Samsung will have nearly 300 fewer employees in the U.S. next year. The Austin American-Statesman reported Friday that documents filed with the Texas Workforce Commission revealed that the company plans to permanently lay off 290 workers from its research and development facilities in Texas and California on December 31.
The layoffs were revealed in a Worker Adjustment and Restraining Notification Act (WARN) letter that companies are required to file when they plan to let go of a large number of workers. Samsung didn't say how many of the 290 workers affected by these layoffs will come from the Samsung Austin Research Center and how many will come from the Advanced Computer Lab in San Jose, California, the American-Statesman reported.
These layoffs reportedly resulted from Samsung's decision to shut down its Central Processing Unit project. Rather than continuing to design its own chips based on Arm processors, the American-Statesman reported, Samsung might just license Arm's processors directly. (The prevailing theory seems to be that Samsung's chips required too much power; switching to Arm's design could address that issue.)
Samsung giving up on its own smartphone processor designs puts it at odds with much of the industry. Apple's relied on its own chip designs for years, with its latest design being the A13 Bionic found in the iPhone 11 lineup, and Microsoft recently introduced a custom SQ1 processor based on Qualcomm's Snapdragon 8cx platform. Now the world's largest smartphone manufacturer is ducking out.
While the specifics come as a bit of a surprise, the tightening of Samsung's proverbial belt doesn't, considering its financial results over the last three quarters. The company reported year-over-year drops in operating profits between 50% and 60% for all three fiscal quarters of 2019. That can mostly be attributed to the memory market's struggles, but demand for Samsung's phones is down, too.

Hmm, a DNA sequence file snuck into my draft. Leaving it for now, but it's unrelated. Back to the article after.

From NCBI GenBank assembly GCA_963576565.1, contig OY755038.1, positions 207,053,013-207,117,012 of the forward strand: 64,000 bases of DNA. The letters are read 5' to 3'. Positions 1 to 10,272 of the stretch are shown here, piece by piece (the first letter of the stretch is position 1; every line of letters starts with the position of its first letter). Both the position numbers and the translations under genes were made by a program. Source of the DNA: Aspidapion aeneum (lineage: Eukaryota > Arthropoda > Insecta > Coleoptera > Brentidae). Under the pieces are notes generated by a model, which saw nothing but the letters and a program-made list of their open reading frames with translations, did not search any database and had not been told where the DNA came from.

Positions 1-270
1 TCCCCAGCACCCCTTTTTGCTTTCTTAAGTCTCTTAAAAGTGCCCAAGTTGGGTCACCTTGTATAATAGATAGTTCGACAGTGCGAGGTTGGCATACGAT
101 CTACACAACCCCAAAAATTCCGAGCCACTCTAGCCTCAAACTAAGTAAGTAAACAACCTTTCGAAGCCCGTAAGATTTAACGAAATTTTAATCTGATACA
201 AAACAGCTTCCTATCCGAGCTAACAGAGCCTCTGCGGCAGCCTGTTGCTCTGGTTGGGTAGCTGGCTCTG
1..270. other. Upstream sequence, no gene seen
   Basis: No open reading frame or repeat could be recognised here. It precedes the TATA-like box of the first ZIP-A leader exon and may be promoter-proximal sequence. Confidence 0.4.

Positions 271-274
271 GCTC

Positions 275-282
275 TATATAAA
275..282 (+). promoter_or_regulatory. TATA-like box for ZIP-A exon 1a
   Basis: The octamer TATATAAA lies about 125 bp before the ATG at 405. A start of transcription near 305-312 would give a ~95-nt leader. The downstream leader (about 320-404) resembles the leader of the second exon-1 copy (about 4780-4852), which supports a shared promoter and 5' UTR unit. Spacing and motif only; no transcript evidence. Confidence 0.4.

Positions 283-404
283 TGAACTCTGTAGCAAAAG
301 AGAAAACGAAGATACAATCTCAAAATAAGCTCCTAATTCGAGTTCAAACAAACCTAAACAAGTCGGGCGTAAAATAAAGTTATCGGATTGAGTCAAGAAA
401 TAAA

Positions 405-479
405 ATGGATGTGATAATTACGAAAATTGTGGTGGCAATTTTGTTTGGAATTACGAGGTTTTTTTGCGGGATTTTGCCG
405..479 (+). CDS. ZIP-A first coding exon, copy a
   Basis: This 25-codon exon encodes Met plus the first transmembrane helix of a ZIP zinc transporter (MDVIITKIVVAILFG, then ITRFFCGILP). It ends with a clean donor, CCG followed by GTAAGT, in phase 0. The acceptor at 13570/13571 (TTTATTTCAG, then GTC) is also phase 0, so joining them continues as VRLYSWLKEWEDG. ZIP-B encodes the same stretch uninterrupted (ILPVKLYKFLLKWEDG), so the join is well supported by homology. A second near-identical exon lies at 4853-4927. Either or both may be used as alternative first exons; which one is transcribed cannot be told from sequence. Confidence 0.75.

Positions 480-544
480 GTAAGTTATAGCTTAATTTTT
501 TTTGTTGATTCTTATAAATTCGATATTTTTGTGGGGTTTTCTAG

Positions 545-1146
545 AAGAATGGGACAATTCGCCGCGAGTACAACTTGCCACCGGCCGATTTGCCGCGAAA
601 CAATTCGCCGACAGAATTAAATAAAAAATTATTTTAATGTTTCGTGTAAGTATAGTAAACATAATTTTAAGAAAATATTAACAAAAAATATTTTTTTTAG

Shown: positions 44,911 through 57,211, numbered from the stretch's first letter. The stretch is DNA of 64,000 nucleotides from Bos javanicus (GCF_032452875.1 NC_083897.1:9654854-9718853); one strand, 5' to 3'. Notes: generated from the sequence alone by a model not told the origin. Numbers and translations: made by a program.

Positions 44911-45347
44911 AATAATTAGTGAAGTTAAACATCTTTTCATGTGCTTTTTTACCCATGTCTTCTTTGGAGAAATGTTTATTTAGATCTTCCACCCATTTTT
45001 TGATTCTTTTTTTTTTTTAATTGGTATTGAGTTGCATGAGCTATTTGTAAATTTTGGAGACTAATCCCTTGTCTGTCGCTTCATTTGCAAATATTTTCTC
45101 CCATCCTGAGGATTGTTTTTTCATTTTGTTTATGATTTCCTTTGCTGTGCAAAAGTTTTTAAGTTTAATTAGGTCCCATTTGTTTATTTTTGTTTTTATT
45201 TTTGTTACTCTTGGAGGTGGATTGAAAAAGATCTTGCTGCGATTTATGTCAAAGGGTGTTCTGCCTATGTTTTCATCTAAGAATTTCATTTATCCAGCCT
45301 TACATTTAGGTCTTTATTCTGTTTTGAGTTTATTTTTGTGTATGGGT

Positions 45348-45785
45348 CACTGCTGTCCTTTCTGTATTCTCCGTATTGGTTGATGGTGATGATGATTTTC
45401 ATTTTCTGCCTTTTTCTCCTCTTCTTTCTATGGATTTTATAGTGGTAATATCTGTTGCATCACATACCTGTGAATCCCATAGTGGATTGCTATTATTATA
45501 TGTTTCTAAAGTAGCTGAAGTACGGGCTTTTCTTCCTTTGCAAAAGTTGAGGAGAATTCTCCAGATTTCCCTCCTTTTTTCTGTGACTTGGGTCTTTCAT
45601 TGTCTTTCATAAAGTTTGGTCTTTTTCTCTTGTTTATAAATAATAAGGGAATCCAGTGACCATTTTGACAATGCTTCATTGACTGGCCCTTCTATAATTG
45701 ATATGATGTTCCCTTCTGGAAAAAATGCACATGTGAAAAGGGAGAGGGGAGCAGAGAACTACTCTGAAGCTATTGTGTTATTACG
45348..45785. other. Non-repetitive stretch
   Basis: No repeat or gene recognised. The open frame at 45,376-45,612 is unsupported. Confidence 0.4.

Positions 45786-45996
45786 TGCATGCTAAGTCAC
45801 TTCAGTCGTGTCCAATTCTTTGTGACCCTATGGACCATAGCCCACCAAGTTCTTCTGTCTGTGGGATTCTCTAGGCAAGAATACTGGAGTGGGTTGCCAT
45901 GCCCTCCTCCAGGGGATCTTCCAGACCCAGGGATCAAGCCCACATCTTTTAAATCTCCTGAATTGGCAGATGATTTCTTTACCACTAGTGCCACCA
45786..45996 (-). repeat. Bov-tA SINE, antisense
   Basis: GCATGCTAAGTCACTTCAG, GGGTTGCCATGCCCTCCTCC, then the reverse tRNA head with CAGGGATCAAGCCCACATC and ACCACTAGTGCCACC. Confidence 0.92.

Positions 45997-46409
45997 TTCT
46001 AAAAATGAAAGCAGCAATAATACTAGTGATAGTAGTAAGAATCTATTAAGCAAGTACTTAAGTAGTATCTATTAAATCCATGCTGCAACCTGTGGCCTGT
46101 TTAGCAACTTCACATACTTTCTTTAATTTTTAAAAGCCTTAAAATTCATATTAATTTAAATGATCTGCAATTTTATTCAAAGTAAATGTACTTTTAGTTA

Samsung Austin spokesperson Michele Glaze told the American-Statesman that the company will keep its R&D facility in the city open despite shuttering the CPU project. The company said it's invested $17 billion in Austin over the years; that money won't go to waste now. Because the layoffs are split between Austin and San Jose, it's not even clear exactly how the Samsung Austin Research Center will be affected.
Glaze also offered the American-Statesman this statement: “We have treated all employees with respect. They all have been given appropriate packages and advanced notice, These things are very tough. People always wonder, ‘Did they treat them right?’ And we did. It’s unfortunate that they are losing their jobs, but it is based upon the fact that we’re always assessing our business.”
Apparently the belt can't tighten itself.